Prepare Russell Crowe's Next Awards Campaign: He's Playing Mentally Ill Again
Twelve years ago, Russell Crowe got his third Oscar nomination for his portrayal of mental illness as mathematician John Nash in Ron Howard’s A Beautiful Mind. Now he's at it again, signing up to star in the heavy drama Fathers and Daughters, in which he'll play another mentally ill character. No one can blame him for striking that iron twice while it was still hot.
Directed by The Pursuit of Happyness's Gabriele Muccino, Crowe will star as a famous novelist living in Manhattan in the 1980s, suffering from mental illness after his wife’s death as he tries raising his 5-year-old daughter. The story will jump back and forth between this story and one of his daughter 25 years later as she deals with her own problems in modern day New York, struggling with problems that began in her youth. There’s a lot of promise here, as it sounds like a spin on Derek CIanfrance’s generation-gapped drama The Place Beyond the Pines. And let’s be honest here. Crowe looks like he was born to play exactly this part. No one thought he was born to play Robin Hood.
Muccino is clearly happy for Crowe coming aboard, telling Deadline, “This is a performance-driven movie, and therefore I couldn’t ask for a better actor than Russell to deliver this intensely emotional drama. It’s edgy, heart-wrenching and uplifting at the same time.” He went on to compare it to great 70s character dramas like Kramer Vs. Kramer and One Flew Over the Cuckoo’s Nest. It’s obvious that whoever they find to play the daughter will now be the make-or-break-it link in the chain. Well, Muccino’s last film was 2012’s Playing for Keeps, so we’re just hoping for something a little brainier than that.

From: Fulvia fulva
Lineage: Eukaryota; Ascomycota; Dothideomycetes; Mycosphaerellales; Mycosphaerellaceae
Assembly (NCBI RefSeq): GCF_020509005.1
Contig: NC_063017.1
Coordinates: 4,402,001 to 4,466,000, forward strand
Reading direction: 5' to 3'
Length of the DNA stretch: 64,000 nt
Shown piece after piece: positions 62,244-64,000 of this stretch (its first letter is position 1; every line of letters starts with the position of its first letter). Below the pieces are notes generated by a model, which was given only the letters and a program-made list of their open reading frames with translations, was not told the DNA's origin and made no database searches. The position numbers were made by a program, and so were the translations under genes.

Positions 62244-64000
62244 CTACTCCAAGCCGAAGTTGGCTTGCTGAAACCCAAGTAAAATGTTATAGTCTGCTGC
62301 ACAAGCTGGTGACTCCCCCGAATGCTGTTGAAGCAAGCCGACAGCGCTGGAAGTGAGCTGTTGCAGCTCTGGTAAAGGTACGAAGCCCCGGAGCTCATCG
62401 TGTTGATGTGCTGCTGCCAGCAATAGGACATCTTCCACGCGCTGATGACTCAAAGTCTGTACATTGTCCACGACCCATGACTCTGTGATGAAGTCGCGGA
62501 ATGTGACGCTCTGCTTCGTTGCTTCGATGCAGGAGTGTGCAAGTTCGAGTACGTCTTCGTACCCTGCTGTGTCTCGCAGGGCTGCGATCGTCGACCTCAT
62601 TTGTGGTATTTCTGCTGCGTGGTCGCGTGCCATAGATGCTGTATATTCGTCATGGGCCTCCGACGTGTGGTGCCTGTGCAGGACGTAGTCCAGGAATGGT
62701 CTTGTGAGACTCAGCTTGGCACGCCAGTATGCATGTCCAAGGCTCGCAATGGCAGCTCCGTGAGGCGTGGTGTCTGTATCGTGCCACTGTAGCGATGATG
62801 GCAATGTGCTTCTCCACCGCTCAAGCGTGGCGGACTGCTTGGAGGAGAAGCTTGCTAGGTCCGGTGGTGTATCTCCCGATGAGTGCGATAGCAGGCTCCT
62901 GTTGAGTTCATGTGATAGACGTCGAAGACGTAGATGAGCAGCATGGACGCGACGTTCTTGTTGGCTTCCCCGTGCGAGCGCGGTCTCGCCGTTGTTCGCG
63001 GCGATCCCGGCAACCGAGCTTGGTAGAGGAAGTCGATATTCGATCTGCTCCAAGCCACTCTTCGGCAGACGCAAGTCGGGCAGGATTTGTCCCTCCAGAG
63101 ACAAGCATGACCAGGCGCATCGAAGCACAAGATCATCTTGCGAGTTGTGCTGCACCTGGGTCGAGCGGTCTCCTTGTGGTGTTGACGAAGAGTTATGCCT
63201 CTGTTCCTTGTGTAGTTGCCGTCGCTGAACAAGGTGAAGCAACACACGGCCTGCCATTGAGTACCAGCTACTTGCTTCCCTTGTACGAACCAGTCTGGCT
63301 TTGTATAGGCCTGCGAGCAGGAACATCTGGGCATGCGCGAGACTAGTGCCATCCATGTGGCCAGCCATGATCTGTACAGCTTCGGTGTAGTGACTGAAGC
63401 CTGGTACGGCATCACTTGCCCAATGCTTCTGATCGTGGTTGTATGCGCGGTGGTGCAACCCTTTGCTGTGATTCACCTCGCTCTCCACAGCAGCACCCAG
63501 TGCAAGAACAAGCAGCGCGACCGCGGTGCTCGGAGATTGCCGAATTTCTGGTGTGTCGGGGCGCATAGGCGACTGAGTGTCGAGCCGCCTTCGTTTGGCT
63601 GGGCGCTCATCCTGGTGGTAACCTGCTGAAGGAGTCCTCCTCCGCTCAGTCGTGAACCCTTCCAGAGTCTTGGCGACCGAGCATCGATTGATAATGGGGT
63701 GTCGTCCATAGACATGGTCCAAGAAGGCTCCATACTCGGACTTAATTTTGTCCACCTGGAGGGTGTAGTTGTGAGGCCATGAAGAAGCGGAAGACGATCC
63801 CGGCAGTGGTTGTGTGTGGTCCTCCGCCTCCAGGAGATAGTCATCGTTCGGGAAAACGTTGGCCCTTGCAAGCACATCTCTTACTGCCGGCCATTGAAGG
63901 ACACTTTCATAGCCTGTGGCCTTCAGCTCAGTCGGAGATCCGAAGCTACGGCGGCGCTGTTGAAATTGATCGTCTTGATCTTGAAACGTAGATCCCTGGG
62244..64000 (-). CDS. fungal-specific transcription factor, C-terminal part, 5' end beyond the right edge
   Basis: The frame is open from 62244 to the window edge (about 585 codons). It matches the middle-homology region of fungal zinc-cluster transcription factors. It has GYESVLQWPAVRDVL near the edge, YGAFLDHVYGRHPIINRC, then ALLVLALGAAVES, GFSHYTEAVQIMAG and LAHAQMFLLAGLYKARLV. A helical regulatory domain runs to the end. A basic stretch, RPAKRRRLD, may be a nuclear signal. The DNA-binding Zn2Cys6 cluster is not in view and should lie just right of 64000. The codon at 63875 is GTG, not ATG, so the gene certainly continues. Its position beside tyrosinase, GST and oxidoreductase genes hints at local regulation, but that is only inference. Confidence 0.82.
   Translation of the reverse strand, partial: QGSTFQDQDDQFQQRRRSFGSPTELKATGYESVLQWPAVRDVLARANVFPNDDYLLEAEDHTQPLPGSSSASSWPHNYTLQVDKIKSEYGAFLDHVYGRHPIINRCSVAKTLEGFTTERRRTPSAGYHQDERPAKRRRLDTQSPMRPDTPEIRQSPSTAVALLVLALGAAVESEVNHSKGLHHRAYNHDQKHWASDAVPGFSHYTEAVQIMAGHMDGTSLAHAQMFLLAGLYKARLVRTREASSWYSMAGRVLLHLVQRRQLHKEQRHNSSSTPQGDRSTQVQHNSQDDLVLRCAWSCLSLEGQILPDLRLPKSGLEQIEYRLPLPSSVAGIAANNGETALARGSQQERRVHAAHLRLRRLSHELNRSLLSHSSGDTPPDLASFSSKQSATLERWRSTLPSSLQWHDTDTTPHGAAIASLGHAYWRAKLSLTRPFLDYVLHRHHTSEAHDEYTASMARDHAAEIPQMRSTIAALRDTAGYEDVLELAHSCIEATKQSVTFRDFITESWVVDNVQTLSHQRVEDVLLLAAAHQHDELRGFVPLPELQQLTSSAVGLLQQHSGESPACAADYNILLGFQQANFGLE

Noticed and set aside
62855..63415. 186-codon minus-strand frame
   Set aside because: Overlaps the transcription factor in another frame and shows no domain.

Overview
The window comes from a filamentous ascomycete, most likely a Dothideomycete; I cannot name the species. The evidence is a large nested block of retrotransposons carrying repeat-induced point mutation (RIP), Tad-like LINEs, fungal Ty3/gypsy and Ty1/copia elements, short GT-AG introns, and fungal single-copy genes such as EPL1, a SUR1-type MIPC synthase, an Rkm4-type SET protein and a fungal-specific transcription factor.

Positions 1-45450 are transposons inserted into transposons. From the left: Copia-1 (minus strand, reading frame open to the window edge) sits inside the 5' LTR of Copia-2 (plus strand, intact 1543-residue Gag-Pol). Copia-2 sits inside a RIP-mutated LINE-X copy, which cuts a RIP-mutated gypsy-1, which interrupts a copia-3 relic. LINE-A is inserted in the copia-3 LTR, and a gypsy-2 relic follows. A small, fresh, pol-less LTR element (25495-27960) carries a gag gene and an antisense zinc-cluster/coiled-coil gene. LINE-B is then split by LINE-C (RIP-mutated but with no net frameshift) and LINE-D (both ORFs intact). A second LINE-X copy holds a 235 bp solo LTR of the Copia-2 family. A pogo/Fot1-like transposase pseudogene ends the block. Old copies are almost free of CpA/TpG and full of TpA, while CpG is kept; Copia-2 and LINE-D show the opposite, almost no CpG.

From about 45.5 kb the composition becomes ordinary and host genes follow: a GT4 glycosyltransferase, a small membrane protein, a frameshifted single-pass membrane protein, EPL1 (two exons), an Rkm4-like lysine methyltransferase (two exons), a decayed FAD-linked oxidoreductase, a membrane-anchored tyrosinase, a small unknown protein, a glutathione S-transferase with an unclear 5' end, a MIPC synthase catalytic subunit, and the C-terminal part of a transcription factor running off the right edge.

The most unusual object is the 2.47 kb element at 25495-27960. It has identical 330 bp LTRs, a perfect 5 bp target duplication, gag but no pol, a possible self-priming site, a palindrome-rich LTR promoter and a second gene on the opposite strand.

The script was written by Brad Desch, and was on last year’s Black List of the best unproduced screenplays. Desch has another project in progress, an adaptation of his own not-yet published coming of age novel Shotgun Lovesongs at Fox Searchlight.
This is one more high-profile project in a recent string of them for Crowe, who followed his 2012 vocal performance in Les Misérables with Allen Hughes’ Broken City and starred as Superman’s good ol’ dad in Zack Snyder’s Man of Steel. But I’m much more interested in his two upcoming projects, A Beautiful Mind screenwriter Akiva Goldman’s feature directorial debut, the dark fantasy Winter’s Tale, and Darren Aronofsky’s Biblical epic Noah, which come out in February and March respectively. He is also set to begin his own directorial debut at some point in the next year with the Battle of Gallipoli-centered missing child drama The Water Diviner. He’s not really a broad comedy guy, this Russell Crowe.
Fathers and Daughters is set to begin prepping its production this December, so expect some more casting news in the coming weeks.
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